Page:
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Religious Discrimination
Joaquin G. Bernas, S.J.

The first thing I should perhaps say, in the wake of the disqualification recently inflicted by the Comelec on priests and religious, is that we should thank the honorable ladies and gentlemen for the help they have thereby extended towards the awakening of hitherto silent clerics and religious. Up until recently, many of the members of the clergy and of religious congregations have looked on the behavior of the current Comelec as a temporary aberration which will pass with age and retirement and which therefore can be tolerated until reason again is able, in the not too distant future, to wrest command of the institution from the hands of madness. But now many are coming to realize that there is organization in the madness and that there are signs of a conspiracy against religion growing in visibility. Thus, ladies and gentlemen of the Comelec, thank you for your call to arms! Sometimes God does write straight with crooked lines.

Incidentally, it is refreshing to read the report that Commissioner Teresita Dy-Liaco Flores has broken rank from the solid Comelec phalanx. Commissioners should be independent minded enough not to jump every time Chairman Pardo or Commissioner Gorospe blows the whistle. And when the two newly nominated members of the Comelec finally face the Commission on Appointments, I expect the CA to grill them not only about their independence but also about their understanding of constitutional rights.

The latest Comelec salvo has warned NAMFREL as almost everyone by now knows, that unless it divests itself of officers, trustees and other employees who are members of the clergy or ecclesiastics and religious of whatever sect, NAMFREL will not be allowed to participate in operation quick count in connection with the coming elections. In other words, the religious sector has been singled out as an infection which, unless amputated, can fatally corrupt NAMFREL. Non-religious members of NAMFREL are clean; the religious sector, in the judgment of the Comelec, is unclean and should therefore be denied a right given to other citizens.

What you have here is blatant unequal treatment. Is this justifiable in the light of the constitutional command which says that no person shall be denied “the equal protection of the law”?

I am not saying that every form of classification made by law is prohibited. The Constitution does allow classification for purposes of different treatment. But jurisprudence prescribes that for classification to be valid it must be based on distinctions that make for real differences, that the classification must apply to all members of the class, and finally that the classification must be reasonably germane to the purpose of the law. That’s basic First Year Constitutional Law.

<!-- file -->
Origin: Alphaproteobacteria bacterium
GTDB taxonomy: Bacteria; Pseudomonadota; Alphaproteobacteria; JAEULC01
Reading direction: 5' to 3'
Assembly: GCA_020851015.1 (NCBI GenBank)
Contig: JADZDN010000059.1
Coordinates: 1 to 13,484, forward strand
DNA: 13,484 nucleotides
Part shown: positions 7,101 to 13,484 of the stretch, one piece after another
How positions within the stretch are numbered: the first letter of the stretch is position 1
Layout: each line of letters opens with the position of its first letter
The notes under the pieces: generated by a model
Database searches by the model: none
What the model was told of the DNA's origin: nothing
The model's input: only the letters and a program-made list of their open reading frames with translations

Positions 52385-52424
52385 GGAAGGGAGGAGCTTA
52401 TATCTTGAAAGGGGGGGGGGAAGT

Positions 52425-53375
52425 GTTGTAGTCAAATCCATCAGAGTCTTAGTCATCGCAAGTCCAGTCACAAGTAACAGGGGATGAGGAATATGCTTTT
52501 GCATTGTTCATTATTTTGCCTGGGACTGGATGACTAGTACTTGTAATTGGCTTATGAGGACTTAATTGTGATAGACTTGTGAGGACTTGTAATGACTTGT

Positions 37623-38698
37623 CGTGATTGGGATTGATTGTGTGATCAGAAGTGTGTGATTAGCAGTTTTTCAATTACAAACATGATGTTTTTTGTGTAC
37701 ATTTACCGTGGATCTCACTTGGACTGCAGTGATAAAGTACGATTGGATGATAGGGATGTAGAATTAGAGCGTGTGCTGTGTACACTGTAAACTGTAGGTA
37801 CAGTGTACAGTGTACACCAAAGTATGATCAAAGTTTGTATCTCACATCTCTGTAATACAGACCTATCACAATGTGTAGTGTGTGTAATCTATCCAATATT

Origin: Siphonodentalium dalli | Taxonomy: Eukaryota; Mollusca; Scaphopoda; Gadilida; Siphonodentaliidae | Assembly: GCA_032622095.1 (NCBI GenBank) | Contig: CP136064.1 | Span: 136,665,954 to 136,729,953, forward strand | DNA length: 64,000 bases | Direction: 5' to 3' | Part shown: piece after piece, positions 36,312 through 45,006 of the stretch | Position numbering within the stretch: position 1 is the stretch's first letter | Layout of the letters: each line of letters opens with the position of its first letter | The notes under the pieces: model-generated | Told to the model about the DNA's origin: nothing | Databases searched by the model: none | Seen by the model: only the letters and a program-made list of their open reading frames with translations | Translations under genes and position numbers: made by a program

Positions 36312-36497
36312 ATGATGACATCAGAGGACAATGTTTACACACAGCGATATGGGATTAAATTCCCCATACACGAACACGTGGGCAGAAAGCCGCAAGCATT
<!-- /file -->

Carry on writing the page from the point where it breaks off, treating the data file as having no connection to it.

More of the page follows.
Let us take a look at that last requirement -- that the classification must be germane to the purpose of the law. Implicit in this is that the classification must be made by law, that is, by the legislature. The Comelec is not the legislature. It can only implement classifications made by law. It has no authority to make classifications unless, on the basis of clear standards set by law, it is given the delegated power to classify. There has been no such delegation.

Moreover, even if there were a law making the classification, the law itself would be, in the instant case, unconstitutional. For a classification to be constitutional, it must be germane to the purpose of the law. The overriding purpose of all election law, especially those related to the conduct of the polling exercise, is to keep such exercise honest, peaceful and credible. For many years now, NAMFREL, with overwhelming participation of elements from the religious and clergy sectors, has been instrumental in safeguarding the polling exercise. Not once has its capacity to safeguard honesty, peace and credibility been questioned. It would seem now, however, that the members of clergy and of religious groups are being disqualified precisely because of their capacity to contribute to honesty, peace and credibility. The Comelec has thereby succeeded in making the constitutional body stand on its head. We are with Alice in Wonderland!

One final point. Although the Constitution allows classification by law for valid reasons, there are certain types of classification which not even the legislature can make. For instance, Congress may not discriminate against naturalized citizens as against natural born citizens. Only the Constitution may prescribe different treatment for naturalized citizens and natural born citizens.

Classification based on religion is another one which not even Congress can make. The peremptory command of the Constitution is that “No religious test shall be required for the exercise of civil or political rights.” The disqualification imposed by the Comelec is not only without authority of statute but is also an act imposing a religious test for the exercise of civil and political rights.


18 March 1998


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Christian Action for Peaceful and Meaningful Elections
Loyola School of Theology, Ateneo de Manila University, Quezon City
Tel. No. 924-4951 local 3588, Fax No. 924-4442

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